Advising for a Biochemistry Major
As is the case in choosing any major, prospective biochemistry majors should consider the short-term and long-term goals they have for themselves, as well as what the kinds of material they enjoy learning and the kinds of activities they most enjoy undertaking. Biochemists work to understand the molecular-level interactions of life.
Some questions that might help you determine whether a biochemistry major is a good fit include:
• Do I want to know how living cells work?
• Am I interested in how non-living molecules (such as DNA, proteins, and lipids) work together to create life?
• Do I enjoy lab science and want to develop these skills further?
If you answer yes to these questions, a biochemistry major might be a good fit for you! Remember that a biochemistry major at a liberal arts college does not mean that you must want to be a professional biochemist (though that would be pretty cool). Biochemistry majors go on to earn degrees in pharmacy, medicine, or law and they can work in industry, sales, or do anything else that liberal arts graduates can do with excellent problem-solving skills!
Students who want to major in biochemistry are well served to begin with one, two, or three introductory science courses (Biology 130, Chemistry 115 & 116), ideally in the freshman year. We recommend that freshmen begin in term 1 with whichever course is in their area of strength to ease the adjustment to college level science learning.
The biochemistry major builds your skills through course work in organic chemistry (which requires chemistry 116 as a prerequisite), physics, calculus, statistics in a scientific context, molecular biology, and 2 courses in biochemistry. The rest of the major is composed of elective courses from the biology and chemistry departments as well as a few others. The senior experience from either department will serve this major. See the catalog of your matriculation year for specific course requirements for the major. Work with your advisor to choose electives that best suit your goals and that build your skills.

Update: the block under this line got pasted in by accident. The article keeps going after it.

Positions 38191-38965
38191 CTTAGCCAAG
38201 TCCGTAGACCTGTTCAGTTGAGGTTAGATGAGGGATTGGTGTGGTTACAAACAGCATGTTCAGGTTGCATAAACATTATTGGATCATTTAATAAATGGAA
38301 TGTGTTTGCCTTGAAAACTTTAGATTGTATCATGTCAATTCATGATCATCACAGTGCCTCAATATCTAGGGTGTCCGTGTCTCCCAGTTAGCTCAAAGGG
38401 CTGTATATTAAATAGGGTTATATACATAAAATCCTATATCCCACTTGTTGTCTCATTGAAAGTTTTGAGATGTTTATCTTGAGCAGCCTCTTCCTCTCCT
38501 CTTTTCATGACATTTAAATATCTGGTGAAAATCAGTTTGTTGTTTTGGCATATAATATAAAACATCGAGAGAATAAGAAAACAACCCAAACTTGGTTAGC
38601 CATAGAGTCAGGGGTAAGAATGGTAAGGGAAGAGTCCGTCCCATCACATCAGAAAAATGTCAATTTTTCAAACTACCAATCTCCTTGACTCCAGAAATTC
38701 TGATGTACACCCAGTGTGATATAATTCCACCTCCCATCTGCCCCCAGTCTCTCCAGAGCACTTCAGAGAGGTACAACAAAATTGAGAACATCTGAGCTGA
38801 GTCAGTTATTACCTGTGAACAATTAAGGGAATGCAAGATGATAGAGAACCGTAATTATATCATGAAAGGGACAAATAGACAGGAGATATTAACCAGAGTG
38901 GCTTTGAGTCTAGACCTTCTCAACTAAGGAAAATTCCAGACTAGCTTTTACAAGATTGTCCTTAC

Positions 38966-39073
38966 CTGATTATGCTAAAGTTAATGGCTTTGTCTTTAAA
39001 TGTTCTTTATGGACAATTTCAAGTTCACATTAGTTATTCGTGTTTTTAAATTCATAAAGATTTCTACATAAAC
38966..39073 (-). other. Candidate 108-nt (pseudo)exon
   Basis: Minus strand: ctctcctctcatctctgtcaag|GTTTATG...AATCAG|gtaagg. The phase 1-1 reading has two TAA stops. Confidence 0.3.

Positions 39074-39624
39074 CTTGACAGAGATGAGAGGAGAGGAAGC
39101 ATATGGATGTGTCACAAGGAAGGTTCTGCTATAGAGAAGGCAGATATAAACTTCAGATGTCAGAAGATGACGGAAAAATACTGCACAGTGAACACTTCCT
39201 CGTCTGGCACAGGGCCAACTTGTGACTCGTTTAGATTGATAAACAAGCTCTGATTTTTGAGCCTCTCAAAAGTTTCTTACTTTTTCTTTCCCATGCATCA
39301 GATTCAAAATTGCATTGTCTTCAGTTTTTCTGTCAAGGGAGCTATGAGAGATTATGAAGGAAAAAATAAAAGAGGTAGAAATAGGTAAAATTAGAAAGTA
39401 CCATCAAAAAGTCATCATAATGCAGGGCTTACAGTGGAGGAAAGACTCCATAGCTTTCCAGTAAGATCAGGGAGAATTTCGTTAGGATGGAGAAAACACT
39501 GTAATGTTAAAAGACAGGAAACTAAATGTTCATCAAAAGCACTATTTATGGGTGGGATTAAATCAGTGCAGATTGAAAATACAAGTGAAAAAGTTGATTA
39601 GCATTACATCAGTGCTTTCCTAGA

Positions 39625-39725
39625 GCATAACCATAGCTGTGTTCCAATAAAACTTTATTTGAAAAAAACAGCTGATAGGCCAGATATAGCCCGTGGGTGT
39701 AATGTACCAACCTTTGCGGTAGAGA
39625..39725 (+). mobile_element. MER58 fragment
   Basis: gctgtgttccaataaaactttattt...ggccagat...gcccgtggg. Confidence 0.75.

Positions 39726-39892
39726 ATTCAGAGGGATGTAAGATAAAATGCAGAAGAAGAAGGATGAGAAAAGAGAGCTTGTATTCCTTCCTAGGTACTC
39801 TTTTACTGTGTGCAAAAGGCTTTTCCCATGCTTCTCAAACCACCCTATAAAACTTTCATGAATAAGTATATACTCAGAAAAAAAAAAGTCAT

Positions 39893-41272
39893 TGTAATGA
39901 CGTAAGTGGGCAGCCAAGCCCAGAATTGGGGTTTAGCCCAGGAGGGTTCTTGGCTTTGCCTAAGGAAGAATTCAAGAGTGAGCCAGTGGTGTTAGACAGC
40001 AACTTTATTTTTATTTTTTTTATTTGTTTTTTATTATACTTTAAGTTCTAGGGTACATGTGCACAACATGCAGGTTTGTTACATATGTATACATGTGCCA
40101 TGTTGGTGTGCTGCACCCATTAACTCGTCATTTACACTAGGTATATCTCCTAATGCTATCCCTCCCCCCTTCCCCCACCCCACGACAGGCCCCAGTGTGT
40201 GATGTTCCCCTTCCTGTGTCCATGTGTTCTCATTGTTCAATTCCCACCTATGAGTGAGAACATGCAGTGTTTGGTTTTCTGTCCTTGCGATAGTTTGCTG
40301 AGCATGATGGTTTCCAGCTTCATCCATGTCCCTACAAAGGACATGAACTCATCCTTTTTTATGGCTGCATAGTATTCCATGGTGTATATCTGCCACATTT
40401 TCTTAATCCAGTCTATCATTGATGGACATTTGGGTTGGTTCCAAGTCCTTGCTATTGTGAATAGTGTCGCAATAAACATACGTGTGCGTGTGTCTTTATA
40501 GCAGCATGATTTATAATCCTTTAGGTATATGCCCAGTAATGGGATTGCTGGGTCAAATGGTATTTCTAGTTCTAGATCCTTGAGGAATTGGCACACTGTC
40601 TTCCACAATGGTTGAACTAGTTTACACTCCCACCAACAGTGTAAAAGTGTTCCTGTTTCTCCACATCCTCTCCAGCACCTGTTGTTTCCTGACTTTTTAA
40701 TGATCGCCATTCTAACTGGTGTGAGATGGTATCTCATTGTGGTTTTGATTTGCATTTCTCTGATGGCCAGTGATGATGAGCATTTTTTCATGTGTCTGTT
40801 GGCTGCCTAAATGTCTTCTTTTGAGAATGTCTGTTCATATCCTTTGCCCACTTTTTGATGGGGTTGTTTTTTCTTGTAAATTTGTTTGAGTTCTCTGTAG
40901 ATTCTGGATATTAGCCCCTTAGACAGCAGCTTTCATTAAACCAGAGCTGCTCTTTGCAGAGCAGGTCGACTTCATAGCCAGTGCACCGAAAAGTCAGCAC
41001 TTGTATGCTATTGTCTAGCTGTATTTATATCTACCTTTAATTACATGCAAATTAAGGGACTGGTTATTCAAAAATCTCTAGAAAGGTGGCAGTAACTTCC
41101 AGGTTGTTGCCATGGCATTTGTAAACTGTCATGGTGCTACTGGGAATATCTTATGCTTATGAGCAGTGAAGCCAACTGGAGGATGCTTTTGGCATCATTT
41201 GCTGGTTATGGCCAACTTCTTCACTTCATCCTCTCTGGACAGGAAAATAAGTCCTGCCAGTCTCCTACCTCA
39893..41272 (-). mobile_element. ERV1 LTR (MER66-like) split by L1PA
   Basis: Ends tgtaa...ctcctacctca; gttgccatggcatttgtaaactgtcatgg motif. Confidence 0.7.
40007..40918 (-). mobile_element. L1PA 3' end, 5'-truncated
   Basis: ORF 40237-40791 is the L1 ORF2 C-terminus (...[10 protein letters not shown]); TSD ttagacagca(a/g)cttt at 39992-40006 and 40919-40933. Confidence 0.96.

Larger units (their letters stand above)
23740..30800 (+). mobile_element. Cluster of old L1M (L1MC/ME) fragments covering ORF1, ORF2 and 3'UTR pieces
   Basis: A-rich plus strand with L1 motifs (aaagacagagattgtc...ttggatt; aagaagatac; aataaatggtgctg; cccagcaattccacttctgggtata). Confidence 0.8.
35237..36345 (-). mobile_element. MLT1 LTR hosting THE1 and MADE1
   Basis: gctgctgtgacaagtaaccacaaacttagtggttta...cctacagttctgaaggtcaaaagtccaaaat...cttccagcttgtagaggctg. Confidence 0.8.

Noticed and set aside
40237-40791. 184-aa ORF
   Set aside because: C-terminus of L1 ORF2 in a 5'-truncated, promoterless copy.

Advice for Biochemistry Majors Planning Pre-Health Careers: Students who are planning to apply to medical school must take Biology 170 or math-based statistics as well as Organic Chemistry II. Prior to taking the MCAT, students must complete Chem 340 as well as physics and at least 2 courses in biology (plus social science courses), thus it is important to start the chemistry sequence early. Math is not a component of the MCAT. Please see a pre-med advisor early in your Lawrence career to structure your course work effectively. These advisors are: Matt Ansfield, Stefan Debbert, Beth De Stasio, Douglas Martin, and Nancy Wall.
Introductory course placement: Students interested in taking an introductory chemistry course (Chem 115 or 116) require permission from that course’s instructor to register. A placement test available on Moodle will help both instructor and student determine which introductory course is the appropriate starting point; details and instructions concerning that placement test can be found at http://www.lawrence.edu/academics/study/chemistry/placement. Most students who have taken the AP Chemistry exam in high school will start with Chem 116; a score of 4 or higher on that exam will entitle the student to college credit for Chem 115.
Biology 130 is expected of all students. There is an exemption exam available during new student week or from the biology department chair (Dr. Jodi Sedlock in 2016-2017) at other times of year for returning students. Incoming freshmen are best served to register for the course and change registration after the exam if necessary. The biology exemption exam should be taken only by students who have had two or more years of rigorous high school biology coursework.
Biochemistry advisors reside in the biology, chemistry, and physics departments. Feel free to contact any of us for more information.
Stefan Debbert, Steitz Hall 233
Elizabeth (Beth) De Stasio, Steitz Hall 331, Program Chair in 2015-2016
Kimberly (Kim) Dickson, Steitz Hall 334, Program Chair in 2016-2017
Douglas Martin, Youngchild Hall 106